Friday, August 7, 2020

"QUEEN MARY'S GARDEN" © 2019 - Blocks 15, 16, 17

After Mary's marriage to Francis, Dauphin of France, she was not just Queen of Scotland, she was the French Dauphiness.  The depiction of Mary, above, contains the symbols of both Scotland and France.  Crests of each country appeared on linens, silver, banners, tapestries, etc.

It was the beginning of a new wave of creativity in France due to the influence of the Italian Renaissance. This was helped along by Queen Catherine de Medici, of Italian descent.


New design was partially influenced by recently published Italian books of natural history.  These books were based on scientific observation of plants and animals, rather than on the myths of the Middle Ages.  The books contained realistic pictures made from woodcuts.  Frenchmen followed with similar efforts published in French.


Only a year or so after Frances and Mary's wedding, Henry II's (father to Frances), died a tragic and premature death. Frances would ascend to the throne of France when of age, with his mother, Catherine de Medici named Regent until he was of age.

The year 1560 continued to provide sorrow for Mary.  Her mother, Regent of Scotland, died leaving Scotland's future in limbo.  Then, at the end of the year, Mary's frail husband died of a chill following hunting.

Circle of Corneille de Lyon (Netherlandish, 1500–1575), "Portrait of Marie de Guise," about 1550, oil on panel, 5-1/2 × 4-1/8 in. Indianapolis Museum of Art at Newfields, The Clowes Collection, 2017.88.
  Marie de Guise, Mary's mother

Francis's younger brother, Charles IX, would be become king of France when older, with his mother Catherine maintaining the Regency until he was old enough.  

After Henry II's premature death, Catherine became the Dowager Queen of France.  Now, following the death of Frances, Mary also gained that title of Dowager Queen. 

Two Dowager Queens.

Mary could have stayed in France at this time, but decided to return home to Scotland.

The arrows below show the influence for the first two blocks and I made up the third one.

Sherbet Trumpet

Old English Iris

And what is a flower and fruit quilt without my favorite fruit!

                                          Jewel Strawberry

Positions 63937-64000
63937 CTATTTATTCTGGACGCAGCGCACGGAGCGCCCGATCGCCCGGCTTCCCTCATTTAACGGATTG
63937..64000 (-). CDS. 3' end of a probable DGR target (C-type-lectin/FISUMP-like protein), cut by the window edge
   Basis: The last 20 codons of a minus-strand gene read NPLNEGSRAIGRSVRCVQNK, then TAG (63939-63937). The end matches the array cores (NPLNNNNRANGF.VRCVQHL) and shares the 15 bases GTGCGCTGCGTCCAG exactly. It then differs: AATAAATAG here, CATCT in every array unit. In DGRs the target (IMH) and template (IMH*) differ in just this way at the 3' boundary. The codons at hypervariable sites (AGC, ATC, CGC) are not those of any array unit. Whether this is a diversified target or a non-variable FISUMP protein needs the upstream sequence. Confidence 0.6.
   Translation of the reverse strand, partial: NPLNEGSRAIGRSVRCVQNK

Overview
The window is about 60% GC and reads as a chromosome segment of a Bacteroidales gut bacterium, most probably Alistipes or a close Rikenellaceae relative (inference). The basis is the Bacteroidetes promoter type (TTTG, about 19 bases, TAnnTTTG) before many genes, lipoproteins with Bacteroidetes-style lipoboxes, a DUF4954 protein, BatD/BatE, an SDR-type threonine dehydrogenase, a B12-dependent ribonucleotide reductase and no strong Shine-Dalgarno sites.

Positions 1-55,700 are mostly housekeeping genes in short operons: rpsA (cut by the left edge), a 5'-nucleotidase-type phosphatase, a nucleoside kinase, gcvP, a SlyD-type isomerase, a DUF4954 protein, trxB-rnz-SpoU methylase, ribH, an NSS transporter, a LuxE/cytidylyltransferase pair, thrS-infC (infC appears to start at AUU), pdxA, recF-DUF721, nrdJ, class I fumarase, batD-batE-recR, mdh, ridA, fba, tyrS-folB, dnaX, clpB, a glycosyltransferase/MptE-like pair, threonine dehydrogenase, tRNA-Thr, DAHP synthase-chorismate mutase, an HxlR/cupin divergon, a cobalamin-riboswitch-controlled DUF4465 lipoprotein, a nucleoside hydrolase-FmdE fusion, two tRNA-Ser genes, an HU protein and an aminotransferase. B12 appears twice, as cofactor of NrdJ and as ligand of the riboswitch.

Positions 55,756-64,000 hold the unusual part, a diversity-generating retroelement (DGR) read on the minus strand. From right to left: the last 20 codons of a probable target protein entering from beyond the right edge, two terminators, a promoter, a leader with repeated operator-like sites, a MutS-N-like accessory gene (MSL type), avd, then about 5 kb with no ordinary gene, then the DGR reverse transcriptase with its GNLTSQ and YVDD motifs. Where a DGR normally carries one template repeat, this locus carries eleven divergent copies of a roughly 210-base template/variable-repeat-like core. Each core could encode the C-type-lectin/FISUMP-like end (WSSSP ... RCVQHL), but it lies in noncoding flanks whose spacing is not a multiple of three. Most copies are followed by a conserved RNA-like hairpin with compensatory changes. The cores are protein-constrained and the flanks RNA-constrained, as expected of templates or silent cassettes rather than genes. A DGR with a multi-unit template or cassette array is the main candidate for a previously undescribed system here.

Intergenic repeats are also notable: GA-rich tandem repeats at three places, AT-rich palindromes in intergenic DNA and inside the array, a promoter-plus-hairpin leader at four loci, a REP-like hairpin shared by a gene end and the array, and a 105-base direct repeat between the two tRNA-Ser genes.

Thanks for your is all coming together now!

Stay safe out there.
Teresa   :o)


  1. Hey girlfriend! So good to see you back onboard. I'm still in love with your work as you well know. Stay safe!

  2. So glad to read a post from you. All are beautiful and look very professional! Hugs girl, stay safe!

  3. beautiful blocks - glad to see you are still around :)

  4. Teresa, these beautiful blocks touched my soul. Your creativity is something for the 'applique history' timeline, museum worthy. Fabulous!

  5. Oh they are simply gorgeous! And thanks for another history lesson.

  6. My favorite would be the strawberries. I love to eat them.
    Good seeing a post from you. And as usual, I look forward to more of your blocks.

  7. I say we should thank you for your patience on these quilt blocks - Gorgeous! I'm SO looking forward to seeing it all come together...

  8. Happy to read progress continues on Queen's Mary Garden. Being a queen certainly does not make for a trouble-free life.

  9. Three more beautiful blocks. I too love the strawberries. Just had some this evening. Thanks for posting.

  10. Lovely designs and such beautiful work!

  11. History and fabric; you are the best! Your blocks are beyond amazing. I am glad I found your blog.

  12. Beautiful blocks and great history lesson. I'm learning lots from you.

  13. You use such interesting fabrics in your blocks. Delightful!
    Now that summer is coming to an end, maybe you will have more time for your quilt. I am anxious to see it all together.

  14. Beautiful applique...even more so to see it in person! Hugs, Kathy


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